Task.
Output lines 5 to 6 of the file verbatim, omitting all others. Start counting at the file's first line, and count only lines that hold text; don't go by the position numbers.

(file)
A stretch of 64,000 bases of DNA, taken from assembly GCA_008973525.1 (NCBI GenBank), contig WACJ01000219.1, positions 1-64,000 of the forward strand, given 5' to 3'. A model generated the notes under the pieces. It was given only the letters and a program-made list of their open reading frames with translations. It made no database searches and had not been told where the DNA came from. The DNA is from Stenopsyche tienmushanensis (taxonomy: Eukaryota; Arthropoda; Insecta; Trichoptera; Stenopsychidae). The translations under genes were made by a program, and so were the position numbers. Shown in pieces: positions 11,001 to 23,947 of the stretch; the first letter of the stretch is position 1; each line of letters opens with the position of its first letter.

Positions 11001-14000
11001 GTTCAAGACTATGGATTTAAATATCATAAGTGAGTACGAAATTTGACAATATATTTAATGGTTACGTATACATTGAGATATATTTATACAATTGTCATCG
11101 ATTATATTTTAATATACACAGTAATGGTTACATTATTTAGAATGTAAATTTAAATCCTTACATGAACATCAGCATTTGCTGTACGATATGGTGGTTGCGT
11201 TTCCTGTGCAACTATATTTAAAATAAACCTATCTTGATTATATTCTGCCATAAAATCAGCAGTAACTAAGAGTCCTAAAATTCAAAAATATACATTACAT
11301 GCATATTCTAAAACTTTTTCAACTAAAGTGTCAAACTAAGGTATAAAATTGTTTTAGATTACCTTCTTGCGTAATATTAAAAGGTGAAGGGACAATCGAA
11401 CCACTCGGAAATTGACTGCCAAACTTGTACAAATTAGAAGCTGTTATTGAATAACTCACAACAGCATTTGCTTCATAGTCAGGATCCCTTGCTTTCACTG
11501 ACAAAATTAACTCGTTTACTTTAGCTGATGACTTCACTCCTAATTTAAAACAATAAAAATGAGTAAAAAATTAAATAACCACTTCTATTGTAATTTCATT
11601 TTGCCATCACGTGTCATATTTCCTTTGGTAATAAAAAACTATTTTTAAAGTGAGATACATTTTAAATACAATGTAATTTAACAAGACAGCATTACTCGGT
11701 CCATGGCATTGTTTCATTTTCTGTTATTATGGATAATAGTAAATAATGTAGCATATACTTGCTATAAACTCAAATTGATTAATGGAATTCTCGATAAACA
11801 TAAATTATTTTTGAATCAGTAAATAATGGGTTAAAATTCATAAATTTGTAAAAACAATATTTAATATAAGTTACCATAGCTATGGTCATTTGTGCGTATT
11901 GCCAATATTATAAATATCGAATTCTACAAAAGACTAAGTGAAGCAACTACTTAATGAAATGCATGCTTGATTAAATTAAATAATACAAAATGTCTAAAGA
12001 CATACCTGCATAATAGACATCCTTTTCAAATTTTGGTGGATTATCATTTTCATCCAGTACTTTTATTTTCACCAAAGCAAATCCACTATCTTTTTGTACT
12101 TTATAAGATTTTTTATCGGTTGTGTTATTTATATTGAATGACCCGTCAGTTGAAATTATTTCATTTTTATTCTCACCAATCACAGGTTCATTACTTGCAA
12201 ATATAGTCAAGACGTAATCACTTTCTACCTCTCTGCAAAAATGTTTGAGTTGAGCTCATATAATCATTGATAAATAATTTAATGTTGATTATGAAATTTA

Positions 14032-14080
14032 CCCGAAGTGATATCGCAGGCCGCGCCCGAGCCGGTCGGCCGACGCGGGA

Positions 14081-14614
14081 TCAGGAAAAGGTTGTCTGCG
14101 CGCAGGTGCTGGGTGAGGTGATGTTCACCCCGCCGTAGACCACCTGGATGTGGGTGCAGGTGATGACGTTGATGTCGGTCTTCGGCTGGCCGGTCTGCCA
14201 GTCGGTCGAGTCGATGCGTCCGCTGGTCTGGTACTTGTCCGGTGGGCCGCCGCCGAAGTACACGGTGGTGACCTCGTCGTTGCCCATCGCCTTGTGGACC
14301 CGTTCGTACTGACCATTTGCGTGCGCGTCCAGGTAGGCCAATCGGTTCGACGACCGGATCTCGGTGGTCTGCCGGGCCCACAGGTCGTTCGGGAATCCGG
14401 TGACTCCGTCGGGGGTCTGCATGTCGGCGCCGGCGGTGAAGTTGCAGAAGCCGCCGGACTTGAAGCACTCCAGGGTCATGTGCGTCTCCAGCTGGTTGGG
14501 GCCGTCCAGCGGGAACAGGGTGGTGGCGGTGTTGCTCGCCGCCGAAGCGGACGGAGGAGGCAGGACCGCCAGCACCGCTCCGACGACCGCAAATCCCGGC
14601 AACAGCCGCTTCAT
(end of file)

11201 TTCCTGTGCAACTATATTTAAAATAAACCTATCTTGATTATATTCTGCCATAAAATCAGCAGTAACTAAGAGTCCTAAAATTCAAAAATATACATTACAT
11301 GCATATTCTAAAACTTTTTCAACTAAAGTGTCAAACTAAGGTATAAAATTGTTTTAGATTACCTTCTTGCGTAATATTAAAAGGTGAAGGGACAATCGAA